There’s a stunning, albeit welcomed, banality to my life. To skip two weeks of Desktop Thursdays, the column where I share with you both my virtual and tangible worlds, and look back and find emptiness. Placidity. Nothing much to report, over and out. Nothing much to comment upon, over and out.
I’m here this week, though, with said column. And I’ll share, with you said worlds.
I hope you’ll do the same in the comments.
It’s been, according to the CalculationWizards, two weeks since I’ve done a Desktop Thursday. That’s aiight-aiight-aiight. The reason? The reason(s)? I don’t know, man. Ennui? A lack of pictures taken during the week? Both? Neither? Both-Neither! But here I am-am-am. A new post! A new look at my world(s) across the past two weeks. Tangible, intangible, virtual, aesthetic, heroic. All goes! Share your own views in the comments section!
It’s Election Night in America. In fact since I’m tardy writing this (I’m always tardy writing this, this semester!), I’ve had the distinct pleasure of turning off Early Results, closing my Twitter, and instead retreating here. To what has been so admirably dubbed my Space-Oasis, the Space-Ship Omega.
There’s no denyin’ that some creators are only interested in treadin’ water.
Once a successful formula has been stumbled upon – whether it’s a character arc, chord progression, or secret ingredient – it’s relied upon indefinitely. To some minds, there’s simply nothing wrong with rehashin’ the same material over and over and over again. In fact, some creators suggest that to stray too far from the tried and true is to do a great disservice, that the fans’re expectin’ something that resembles the work with which they originally fell in love.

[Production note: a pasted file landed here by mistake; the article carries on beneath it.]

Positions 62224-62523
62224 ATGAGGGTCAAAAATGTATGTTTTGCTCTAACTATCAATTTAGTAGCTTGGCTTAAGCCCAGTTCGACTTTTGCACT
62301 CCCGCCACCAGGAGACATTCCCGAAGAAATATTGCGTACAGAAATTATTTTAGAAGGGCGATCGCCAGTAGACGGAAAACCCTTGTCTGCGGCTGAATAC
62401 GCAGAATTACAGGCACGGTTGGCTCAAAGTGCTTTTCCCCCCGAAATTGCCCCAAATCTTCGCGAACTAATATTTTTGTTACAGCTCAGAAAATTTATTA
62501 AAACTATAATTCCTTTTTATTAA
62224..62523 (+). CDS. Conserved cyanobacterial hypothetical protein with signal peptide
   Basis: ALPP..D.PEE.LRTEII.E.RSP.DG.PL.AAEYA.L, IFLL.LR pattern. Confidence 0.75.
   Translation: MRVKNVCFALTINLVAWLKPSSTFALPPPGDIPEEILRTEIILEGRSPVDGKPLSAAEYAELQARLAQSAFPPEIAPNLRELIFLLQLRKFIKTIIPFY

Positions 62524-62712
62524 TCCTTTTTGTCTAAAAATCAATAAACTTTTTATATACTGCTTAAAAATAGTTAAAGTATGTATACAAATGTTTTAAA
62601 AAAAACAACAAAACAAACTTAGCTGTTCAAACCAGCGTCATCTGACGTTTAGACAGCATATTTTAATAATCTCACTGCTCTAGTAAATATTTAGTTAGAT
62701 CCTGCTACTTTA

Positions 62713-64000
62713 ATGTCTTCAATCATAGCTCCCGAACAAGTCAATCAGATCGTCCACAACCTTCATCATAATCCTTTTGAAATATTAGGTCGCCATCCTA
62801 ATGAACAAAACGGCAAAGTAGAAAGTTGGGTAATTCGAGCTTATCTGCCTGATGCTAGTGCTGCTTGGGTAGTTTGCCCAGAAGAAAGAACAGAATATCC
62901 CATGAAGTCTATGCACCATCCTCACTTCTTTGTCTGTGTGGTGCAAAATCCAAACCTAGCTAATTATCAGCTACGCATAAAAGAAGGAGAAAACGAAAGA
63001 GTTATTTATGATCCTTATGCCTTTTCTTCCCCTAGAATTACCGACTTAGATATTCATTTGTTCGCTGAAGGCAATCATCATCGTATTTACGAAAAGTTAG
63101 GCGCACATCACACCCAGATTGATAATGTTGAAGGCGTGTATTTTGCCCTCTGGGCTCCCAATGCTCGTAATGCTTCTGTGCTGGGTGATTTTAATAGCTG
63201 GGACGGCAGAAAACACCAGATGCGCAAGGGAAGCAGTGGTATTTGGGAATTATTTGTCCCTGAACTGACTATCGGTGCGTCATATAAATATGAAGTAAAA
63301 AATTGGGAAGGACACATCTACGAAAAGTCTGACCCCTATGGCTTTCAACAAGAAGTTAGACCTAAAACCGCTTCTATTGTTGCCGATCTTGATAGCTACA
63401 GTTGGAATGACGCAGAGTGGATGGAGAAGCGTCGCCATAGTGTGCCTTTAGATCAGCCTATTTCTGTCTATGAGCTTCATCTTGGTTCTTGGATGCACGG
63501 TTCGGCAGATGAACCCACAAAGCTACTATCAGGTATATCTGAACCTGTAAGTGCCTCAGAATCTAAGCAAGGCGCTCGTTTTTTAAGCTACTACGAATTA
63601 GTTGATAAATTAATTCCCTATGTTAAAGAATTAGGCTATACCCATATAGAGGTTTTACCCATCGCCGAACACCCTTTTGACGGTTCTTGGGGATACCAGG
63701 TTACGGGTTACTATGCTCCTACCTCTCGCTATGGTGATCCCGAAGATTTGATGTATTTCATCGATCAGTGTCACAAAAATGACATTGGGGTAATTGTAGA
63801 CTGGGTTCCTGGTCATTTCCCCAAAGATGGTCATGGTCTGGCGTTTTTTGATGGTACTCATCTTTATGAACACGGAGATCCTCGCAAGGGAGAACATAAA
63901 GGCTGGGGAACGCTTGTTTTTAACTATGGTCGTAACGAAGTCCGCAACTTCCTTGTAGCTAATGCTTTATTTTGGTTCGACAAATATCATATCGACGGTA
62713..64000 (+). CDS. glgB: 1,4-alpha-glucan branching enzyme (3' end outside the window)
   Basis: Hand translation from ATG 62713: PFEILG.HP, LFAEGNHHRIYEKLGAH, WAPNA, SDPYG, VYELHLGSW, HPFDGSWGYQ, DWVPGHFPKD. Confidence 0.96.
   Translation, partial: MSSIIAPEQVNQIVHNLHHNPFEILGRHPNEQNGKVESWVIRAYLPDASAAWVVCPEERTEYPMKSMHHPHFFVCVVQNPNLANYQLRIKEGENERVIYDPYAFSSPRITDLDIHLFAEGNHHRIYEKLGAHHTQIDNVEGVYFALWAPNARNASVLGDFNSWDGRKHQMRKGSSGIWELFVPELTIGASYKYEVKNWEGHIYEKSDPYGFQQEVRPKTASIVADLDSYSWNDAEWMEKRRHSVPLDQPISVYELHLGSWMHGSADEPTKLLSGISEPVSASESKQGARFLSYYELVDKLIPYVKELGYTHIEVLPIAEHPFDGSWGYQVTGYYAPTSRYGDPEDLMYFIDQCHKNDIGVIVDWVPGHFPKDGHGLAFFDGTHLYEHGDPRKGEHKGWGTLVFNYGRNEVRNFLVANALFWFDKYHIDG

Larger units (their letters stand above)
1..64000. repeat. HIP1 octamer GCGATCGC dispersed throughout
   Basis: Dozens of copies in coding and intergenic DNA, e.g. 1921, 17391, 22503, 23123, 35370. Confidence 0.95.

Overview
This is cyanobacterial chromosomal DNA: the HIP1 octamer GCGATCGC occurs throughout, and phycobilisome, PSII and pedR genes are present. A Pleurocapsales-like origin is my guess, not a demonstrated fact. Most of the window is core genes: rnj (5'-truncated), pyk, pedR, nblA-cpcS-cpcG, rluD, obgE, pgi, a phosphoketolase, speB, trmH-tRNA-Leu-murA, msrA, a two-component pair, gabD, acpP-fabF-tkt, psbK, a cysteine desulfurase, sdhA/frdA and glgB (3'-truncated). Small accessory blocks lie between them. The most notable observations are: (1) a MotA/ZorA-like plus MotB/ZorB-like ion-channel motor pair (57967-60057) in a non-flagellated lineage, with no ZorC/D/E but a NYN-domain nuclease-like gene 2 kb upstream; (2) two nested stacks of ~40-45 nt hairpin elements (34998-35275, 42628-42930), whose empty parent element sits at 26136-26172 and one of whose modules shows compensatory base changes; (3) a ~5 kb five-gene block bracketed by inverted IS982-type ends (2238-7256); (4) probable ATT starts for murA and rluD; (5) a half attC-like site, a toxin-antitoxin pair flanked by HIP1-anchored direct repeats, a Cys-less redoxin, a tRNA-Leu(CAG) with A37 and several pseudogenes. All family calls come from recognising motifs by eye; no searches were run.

These sorts of creative types grow like weeds in the comic book community. Think of how many careers have been made on the backs of characters created in previous decades. Again, some culpability may rest in the readership, which devours comics more for its comfort-food properties than its potential for innovation. But at the root of this issue is that there’s no shortage of creators who only want to relive past glories.
Fortunately, there’s always Warren Ellis.
Warren Ellis has the reputation of being a mind-pilot who of self-navigates the course of his own career. In addition to penning some of the most aspirational pieces in the comics medium (Planetary is just one example) and presaging scientific innovation (Spider Jerusalem was rockin’ Google Glass back in `97), Ellis has always made a point to explore other media forms. Most notably, Ellis has followed paths that have led to essays, novels, and television projects.
With this week’s release of Dead Pig Collector, Warren Ellis has given zero fucks unrelated to forward-thinking.